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Casale Sant'Antonio is a historical home in the heart of the Umbrian countryside.
Historical Building
Price: € 980.000
Location: Umbria, Italy
Charming residence in Scansano, Tuscany.
Apartament
Price: € 240.000
Location: Toscana, Italy
Stone farmhouse with land near Rieti
Stone House
Price: € 380.000
Location: Lazio, Italy
Tourist information on Puglia
Nation Region Province City

Puglia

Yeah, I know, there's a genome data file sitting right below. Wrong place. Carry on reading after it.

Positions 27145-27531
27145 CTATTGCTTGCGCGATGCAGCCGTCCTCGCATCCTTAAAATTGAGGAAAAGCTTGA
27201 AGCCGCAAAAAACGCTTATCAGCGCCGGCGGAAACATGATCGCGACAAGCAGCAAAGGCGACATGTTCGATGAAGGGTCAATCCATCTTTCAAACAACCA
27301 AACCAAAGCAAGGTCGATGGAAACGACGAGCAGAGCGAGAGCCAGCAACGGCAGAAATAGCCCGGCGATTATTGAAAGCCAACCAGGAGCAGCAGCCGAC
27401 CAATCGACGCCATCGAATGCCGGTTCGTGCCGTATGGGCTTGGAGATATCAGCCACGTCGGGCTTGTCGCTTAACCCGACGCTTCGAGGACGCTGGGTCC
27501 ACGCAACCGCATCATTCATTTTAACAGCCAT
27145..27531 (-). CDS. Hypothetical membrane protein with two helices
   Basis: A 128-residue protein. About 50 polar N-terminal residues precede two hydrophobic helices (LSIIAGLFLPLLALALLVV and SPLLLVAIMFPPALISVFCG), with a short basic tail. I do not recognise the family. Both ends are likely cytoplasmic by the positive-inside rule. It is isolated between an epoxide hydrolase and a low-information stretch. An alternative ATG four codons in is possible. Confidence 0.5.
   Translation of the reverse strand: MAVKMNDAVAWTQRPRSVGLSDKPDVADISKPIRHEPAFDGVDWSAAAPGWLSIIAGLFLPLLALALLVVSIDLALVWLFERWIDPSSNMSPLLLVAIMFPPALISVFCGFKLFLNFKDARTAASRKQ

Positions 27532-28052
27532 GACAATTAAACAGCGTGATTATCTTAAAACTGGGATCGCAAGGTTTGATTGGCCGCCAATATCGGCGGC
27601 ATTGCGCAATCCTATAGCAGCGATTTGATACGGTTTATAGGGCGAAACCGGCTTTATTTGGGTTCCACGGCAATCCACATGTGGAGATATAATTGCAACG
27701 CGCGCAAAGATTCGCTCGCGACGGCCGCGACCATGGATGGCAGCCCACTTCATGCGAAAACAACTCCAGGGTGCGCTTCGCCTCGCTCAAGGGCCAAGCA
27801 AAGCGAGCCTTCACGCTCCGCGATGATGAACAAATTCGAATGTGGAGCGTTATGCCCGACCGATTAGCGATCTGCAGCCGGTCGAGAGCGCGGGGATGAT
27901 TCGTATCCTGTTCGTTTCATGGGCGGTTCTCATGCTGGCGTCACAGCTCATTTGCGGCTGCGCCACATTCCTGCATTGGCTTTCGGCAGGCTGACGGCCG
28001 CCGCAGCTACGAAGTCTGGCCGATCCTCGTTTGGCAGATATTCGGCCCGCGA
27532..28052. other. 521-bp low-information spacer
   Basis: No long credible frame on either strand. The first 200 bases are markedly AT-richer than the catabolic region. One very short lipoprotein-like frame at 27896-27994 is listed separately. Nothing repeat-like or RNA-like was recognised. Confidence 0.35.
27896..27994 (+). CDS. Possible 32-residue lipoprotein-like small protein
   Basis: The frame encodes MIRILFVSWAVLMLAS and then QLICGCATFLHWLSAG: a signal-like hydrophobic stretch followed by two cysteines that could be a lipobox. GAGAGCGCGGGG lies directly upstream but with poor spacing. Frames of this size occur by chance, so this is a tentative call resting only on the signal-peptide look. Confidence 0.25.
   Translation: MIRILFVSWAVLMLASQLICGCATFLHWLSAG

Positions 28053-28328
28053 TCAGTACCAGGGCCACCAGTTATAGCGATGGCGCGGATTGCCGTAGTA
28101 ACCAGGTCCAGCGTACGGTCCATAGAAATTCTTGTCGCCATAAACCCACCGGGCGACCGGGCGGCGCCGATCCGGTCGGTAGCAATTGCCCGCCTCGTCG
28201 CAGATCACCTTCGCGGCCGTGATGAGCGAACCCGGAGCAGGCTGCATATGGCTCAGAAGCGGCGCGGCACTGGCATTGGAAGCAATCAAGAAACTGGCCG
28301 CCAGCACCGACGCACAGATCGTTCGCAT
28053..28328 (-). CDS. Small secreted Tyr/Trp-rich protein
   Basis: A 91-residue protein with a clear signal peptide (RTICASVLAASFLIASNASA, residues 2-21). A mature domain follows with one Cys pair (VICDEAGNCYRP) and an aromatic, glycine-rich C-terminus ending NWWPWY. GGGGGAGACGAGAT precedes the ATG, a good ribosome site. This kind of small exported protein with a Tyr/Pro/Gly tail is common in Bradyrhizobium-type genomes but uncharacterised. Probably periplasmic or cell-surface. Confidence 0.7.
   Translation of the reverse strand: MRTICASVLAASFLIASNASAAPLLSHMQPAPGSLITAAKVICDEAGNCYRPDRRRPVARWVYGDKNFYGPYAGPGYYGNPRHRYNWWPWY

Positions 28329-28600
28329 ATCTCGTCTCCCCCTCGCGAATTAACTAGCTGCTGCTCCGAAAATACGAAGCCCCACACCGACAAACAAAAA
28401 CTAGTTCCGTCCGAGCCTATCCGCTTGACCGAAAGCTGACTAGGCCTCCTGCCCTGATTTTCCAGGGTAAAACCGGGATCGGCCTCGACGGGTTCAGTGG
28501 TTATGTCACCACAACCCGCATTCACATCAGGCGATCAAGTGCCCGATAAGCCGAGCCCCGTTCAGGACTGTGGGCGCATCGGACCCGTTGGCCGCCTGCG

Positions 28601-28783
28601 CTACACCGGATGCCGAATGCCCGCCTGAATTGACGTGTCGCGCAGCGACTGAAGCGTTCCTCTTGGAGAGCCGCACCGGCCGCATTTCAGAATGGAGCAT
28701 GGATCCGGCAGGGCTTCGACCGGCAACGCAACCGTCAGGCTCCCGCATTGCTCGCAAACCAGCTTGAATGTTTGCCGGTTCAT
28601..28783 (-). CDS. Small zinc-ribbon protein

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Puglia has always been a region to settle in or to conquer. It was the main departure point for the Romans to reach Greece and the East, the Crusaders to sail to the Holy Land, and the site of countless invasions from foreign countries. As such, the region houses the most magnificent mix of archaeological sites and architectural styles with countless Roman and Greek ruins, Swabian castles, Aragonese fortresses, baroque churches and Christian shrines, as well as the strong Oriental and Greek influences in so many of the buildings which make this a fascinating area of Italy to discover. There are many tourist guides devoted to the region and this is not intended to be a comprehensive guide to the many towns and sites of interest but rather a brief overview. One of the main attractions of Puglia is the coast and the sea. Both the Adriatic and Ionian coasts are lined with fine sandy beaches, often made more attractive by nearby rocks, cliffs and coves. These are too numerous to list but include (moving from Gargano down to the Ionian Sea) Rodi Garganico, Vieste, Polignano a Mare, Marina di Ostuni, Leuca, Gallipoli and Porto Cesareo. Gargano is the northern area of Puglia, with a peninsula jutting out into the Adriatic - if Puglia is the heel of Italy's boot, this is its spur. The area has steeper hills than much of Puglia, rising to Monte Calvo (at 1050m, the highest point in Puglia) and has a rocky coastline with many inlets, as opposed to the gentle beaches further south. It is covered in ancient forests of pines, oaks and beeches including the great Foresta Umbra (Shady Forest) and is surrounded by crystal clear waters. Here you can eat in the local trabucchi: the taverns where the fish is freshly-caught by nets dropped into the sea from the rocks. Just north of Gargano are the Tremiti Islands (so called because of frequent earthquakes under the sea): the mythical home of Diomedes. Consisting of three main islands (San Nicola, San Domino and Capraia) and two large rocks (the Vecchia and the Crepaccio), they are part of Gargano National Park and have exceptionally beautiful coasts and seabeds. The island of San Nicola has an ancient Benedictine Abbey that was later fortified to defend against Saracen attack and finally becoming a penal colony until the 20th century. The island of San Domino is covered with pine trees and is surrounded by steep cliffs and wonderful sea caves. High over the sea, on a spur of the Gargano peninsula, is Peschici: a picturesque medieval town, founded in the 10th century by the Slavonians sent to liberate the Gargano from the Saracens. It was important defensively for the Swabians and Angevins and there is a 13th century castle (rebuilt in the 17th century) at the top of the old town, as well as the ruins of coastal watchtowers, built to warn of Saracen attack. At the far eastern point of Gargano, Vieste is another lovely village, rising on a cliff overlooking the sea. There is an Arabic feel to the beautiful medieval district, with the closely-packed, whitewashed houses, the narrow lanes and flights of steps. Here you find a wonderful 11th century cathedral (destroyed by an earthquake but rebuilt and restored) and one of Frederick II's many castles (1240). King Frederick II of Swabia, a 13th century ruler of Puglia, was one of the most prolific builders of monuments the region has known. The evidence is everywhere today in his castles and churches dotted throughout the region, leaving his mark on virtually every town of importance and helping to make Puglia a cultural centre of Western civilization at that time. The surrounding coastline has cliffs, caves, rocks and coves as well as long white beaches, popular with summer tourists. Slightly inland you find two important Christian sites. The first, the village of San Giovanni Rotondo, greatly increased in importance in the 20th century due to Padre Pio, a priest based here who bore stigmata marks for 50 years of his life. His tomb lies within the Sanctuary adjoining the Capuchin Monastery in the village and pilgrims flock here from all over the world. The second site is the town of Monte Sant'Angelo and, in particular, the Sanctuary of St Michael, a natural cave where the Archangel Michael was said to have appeared. It has been visited by Kings, Saints and Popes, as well as departing Crusaders, and is still one of Europe's most revered Christian shrines. There is a huge Norman castle as well as a beautiful eight-sided Angevin bell tower by the basilica and sanctuary complex. Further round the headland, in the Gulf of the same name, is Manfredonia. It was founded by King Manfred (Frederick II's son) in 1256 for the inhabitants of nearby Siponto (made uninhabitable by Sarcacen raids, earthquakes and swamping). It is now a port with a pretty historic centre surrounding the huge Swabian castle and an 18th century cathedral. At the southern end of the Gulf of Manfredonia lies Margherita di Savoia. The city is situated between the sea and the largest salt-marshes in Europe. This reclaimed land is full of great white mountains of salt and the sulphur, bromine and iodine salts in the waters of the baths are renowned for their therapeutic effects, attracting visitors from all over Europe. Inland, to the west, is Foggia, the capital of the area of Capitanata. Known as Foggia due to the swampy ground ("foggia" meaning marsh), it is well positioned for trade and by the 12th century was already an important commercial centre, taking over from its neighbour Arpi that was sacked by the Saracens. In the 13th century, Frederick II built a large fortified castle and the city developed rapidly under his rule. Foggia has since suffered a massive earthquake in 1731 and then heavy bombing in WWII but, despite its modern appearance now, there remain some tourist attractions. After the devastating earthquake the castle was rebuilt, as was the Cathedral (first constructed by Robert Guiscard in 1072) in a fine Baroque style. Nearby is Lucera, dominated by Frederick II's pentagonal Fortezza Angioina. This massive castle has 24 towers on its perimeter walls and was once used by Frederick to imprison twenty thousand Saracens. Before the Norman invasion the town was called Lucera Saracenorum ("of the Saracens") and was full of minarets and mosques but unfortunately, nothing remains from those days. It is home to a simple Gothic cathedral and the Roman amphitheatre (1st century BC) is one of the oldest in existence. Just south is Troia, with its fine cathedral that combines a Romanesque facade with Oriental carvings. It has 12th century bronze doors and a beautiful rose window. Moving down through Puglia you reach Andria. This small town is famous for one thing: the Castel del Monte. This octagonal castle was built in the 13th century by Frederick II. It has eight towers and eight trapezoidal rooms on each floor. The mathematical and astronomical precision of its shape and layout has made it of great interest to scholars and tourists alike and has led to it being known as the "Stone Flower" and the "Star of Murgia". In fact, the lack of a moat or other defensive structures shows it was never built to serve as a castle but was in fact a hunting lodge for Frederick. Pale in colour, its style is Gothic but with Romanesque and Arabic influences. UNESCO has declared it one of the world's heritage sites. Back on the coast you find Barletta, with its pleasant medieval centre, an impressive castle (a 13th century residence of King Manfred) and a Romanesque and Gothic cathedral. However, Barletta is better known for two other reasons. Firstly, the "Heraclius Colossus": a 16-foot tall bronze sculpture, one of the finest of the ancient world. Cast in Constantinople in the 4th century, it was taken by Venetians in the 14th century, and then washed ashore here when they were shipwrecked. This is also where the "Disfida" ("Challenge") took place in 1503 during the war between France and Spain: thirteen Italian horsemen defeated thirteen French cavaliers who had challenged them and this is celebrated with a huge annual festival. Trani has one of the most attractive and lively old town centres in the area and, as with Barletta and many other villages along this stretch of coast, is a good place to stop and taste the wonderfully fresh seafood cuisine. The Romanesque Cathedral is perched at the edge of the water and has been called the "Pearl of the Adriatic". Bari, capital of Puglia, is the second most important city in the south, after Napoli. It is a pleasant, modern city - "The Milan of the South" - but is not particularly beautiful apart from the old quarter. An important Byzantine town, it then flourished under the Normans as a principal port for armies setting off for the Crusades. This was the time when its main monuments were built, such as the beautiful cathedral with its Apulian Romanesque architecture, the Norman/Swabian castle and the Basilica di San Nicola (Saint Nicholas is the patron saint of Bari and some of his bones, stolen by merchants from Asia Minor in the 12th century, are buried here under the altar).The Grottoes of Castellana, the largest set of caves in Italy, are just outside Bari. Full of stalagmites and stalagtites, they include the magnificent "Grotta Bianca" (the white cave): "The most beautiful grotto in the world", due to its dazzling white walls of pure crystals. Just down the coast lies Monopoli, an important port from the time of the Byzantines and the Normans. The historical centre is still enclosed today by Aragonese fortifications, which protected it from sea-raids and there is a wonderful cathedral spanning the Apulian-Romanesque and the Baroque styles. The town is now a centre for seaside tourism with the nearby coastline varying between sandy beaches and sheer cliffs. Further inland you reach Altamura, one of Italy's oldest settlements (as seen by the megalithic boundary walls). It has a pretty old town and large Romanesque cathedral, with twin campaniles (founded by Frederick II in 1232).Nearby is Gioia del Colle, with its lovely Norman castle, founded in the 11th century by Richard Seneschal (brother of Robert Guiscard) and then rebuilt by Frederick II around 1230, returning from the sixth Crusade. It is better known nowadays for its large NATO airbase. To the east of this is the Valle d'Itria. This is Puglia's best-known and most magical region, full of the extraordinary round trulli houses, made of limestone blocks and with strange medieval inscriptions on their conical or domed grey roofs. Alberobello is the most picturesque of the towns here, with about 1500 whitewashed trulli lining the streets and even a church in the trullo style. Locorotondo is planned out in a circular style and sits on a rise dominating the valley. Its narrow streets wind through the houses and trulli, and it has an interesting Gothic church. Fasano, another lovely whitewashed town, was a refuge in Ancient Roman times after the nearby town of Egnazia had fallen into ruin. In the Middle Ages, it came under control of the Knights of Malta, who built the church (with beautiful rose windows) and their palace (now the town hall). Both Locorotondo and Fasano have wonderful views over the valley and the trulli farms dotted amongst the vineyards and olive groves. Just down the coast is Ostuni, "The White City". Built on three hills, it is famous for its dazzling whitewashed buildings. The main square (actually triangular) is overlooked by the 70-foot spire of the Church of Sant'Oronzo (patron saint of the town). There is also a 15th century Gothic cathedral with lovely rose-windows and the Bishop's Palace. Brindisi, one of the safest ports on the Adriatic, has always been a vital link to the East. It was the main naval base for the Roman Empire's wars with Macedonia and Greece and the famous Appian Way linked it directly to Rome; one of two marble columns marking the end of this ancient road still stands by the busy port today. Today it is a modern industrial city and port for ships serving Greece, Turkey and Africa but there are some medieval and baroque churches and an imposing Aragones Castle (15th century) on an island opposite the port. A visit to Lecce provides relics from each civilization that has settled here since Ancient Greek times, including the remains of a huge Roman amphitheatre (1st century BC). But it is for its more recent architecture that Lecce is best known. It is the pink city, "Florence of the Baroque", and is often described as the most beautiful city in Italy. The soft local sandstone meant masons could add incredibly ornate decorations to the buildings, giving rise to their own unique style - barocco leccese. The quiet winding streets of the old town are lined with buildings constructed in this golden Lecce stone, sometimes finished off with fine wrought-iron ballustrades. Among the many Baroque monuments to visit, there is the lovely Piazza del Duomo, overlooked by the cathedral with its 240-foot high bell-tower, the Bishop's Palace and the Seminary. Nearby is the stunning Santa Croce basilica. As a Greek colony then part of the Roman Empire, Otranto rivalled Brindisi in importance, being the most easterly port on the Adriatic. It has a rich mix of architectural styles due to the variety of civilizations that have settled there. The main sites of interest are the 15th century Aragonese castle and the cathedral (with a fabulous 12th century "Tree of Life" mosaic on the floor). The crypt contains the remains of 800 martyrs, massacred by invading Turks in 1480.Santa Maria di Leuca is a pretty coastal resort and fishing village on the very south-eastern tip of Puglia. Sitting right on the peninsula is the beautiful Basilica of the Madonna de Finibus Terrae ("the end of the world"). It was here that Saint Peter was said to have landed in Italy on his way to Rome, marked by an Aragonese column in the square. Nearby are more wonderful caves, so typical of Puglia, such as the Cave of Zinzulusa (full of stalagmites and stalagtites and with the prehistoric "blind fish" living in its pools) and the Cave of Romanelli (where prehistoric wall drawings have been found).Moving up the Gulf of Taranto you reach Gallipoli. The name comes from the Greek "kalli poli" (beautiful city) and Gallipoli does feel very Greek, with its whitewashed, medieval centre on an island, reached by crossing an ancient bridge. There is a Byzantine castle, a Baroque cathedral and an ancient Greek fountain (supposedly the oldest fountain in Italy).Travelling up the coast, past some of Italy's most pristine beaches, you arrive at Taranto. Founded in 707 B.C. by Spartan sons of freed slaves, Tarentum, was firstly an aristocratic, then democratic, republic (its government was praised by Aristotle). The old town stands on a central island between two canals and, amongst its narrow, winding streets, contains Roman ruins, an Aragonese castle, an 11th century Baroque cathedral with a Byzantine cupola and a Doric column from the Greek temple of Poseidon.